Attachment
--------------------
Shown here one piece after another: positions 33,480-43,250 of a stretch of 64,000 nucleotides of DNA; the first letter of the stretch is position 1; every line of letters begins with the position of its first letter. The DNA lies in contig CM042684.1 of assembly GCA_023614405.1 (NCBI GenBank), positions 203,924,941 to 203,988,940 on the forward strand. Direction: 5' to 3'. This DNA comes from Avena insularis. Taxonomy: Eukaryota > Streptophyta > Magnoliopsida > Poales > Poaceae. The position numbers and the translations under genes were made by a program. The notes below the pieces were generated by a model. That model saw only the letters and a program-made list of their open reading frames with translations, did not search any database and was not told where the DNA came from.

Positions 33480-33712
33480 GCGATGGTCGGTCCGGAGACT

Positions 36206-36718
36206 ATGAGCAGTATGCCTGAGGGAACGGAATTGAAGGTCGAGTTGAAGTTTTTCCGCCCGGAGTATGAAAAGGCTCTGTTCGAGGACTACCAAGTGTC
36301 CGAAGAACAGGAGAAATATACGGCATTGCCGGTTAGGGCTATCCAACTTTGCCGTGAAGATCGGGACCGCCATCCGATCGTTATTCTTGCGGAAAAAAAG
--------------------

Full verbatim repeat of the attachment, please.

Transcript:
Shown here one piece after another: positions 33,480-43,250 of a stretch of 64,000 nucleotides of DNA; the first letter of the stretch is position 1; every line of letters begins with the position of its first letter. The DNA lies in contig CM042684.1 of assembly GCA_023614405.1 (NCBI GenBank), positions 203,924,941 to 203,988,940 on the forward strand. Direction: 5' to 3'. This DNA comes from Avena insularis. Taxonomy: Eukaryota > Streptophyta > Magnoliopsida > Poales > Poaceae. The position numbers and the translations under genes were made by a program. The notes below the pieces were generated by a model. That model saw only the letters and a program-made list of their open reading frames with translations, did not search any database and was not told where the DNA came from.

Positions 33480-33712
33480 GCGATGGTCGGTCCGGAGACT

Positions 36206-36718
36206 ATGAGCAGTATGCCTGAGGGAACGGAATTGAAGGTCGAGTTGAAGTTTTTCCGCCCGGAGTATGAAAAGGCTCTGTTCGAGGACTACCAAGTGTC
36301 CGAAGAACAGGAGAAATATACGGCATTGCCGGTTAGGGCTATCCAACTTTGCCGTGAAGATCGGGACCGCCATCCGATCGTTATTCTTGCGGAAAAAAAG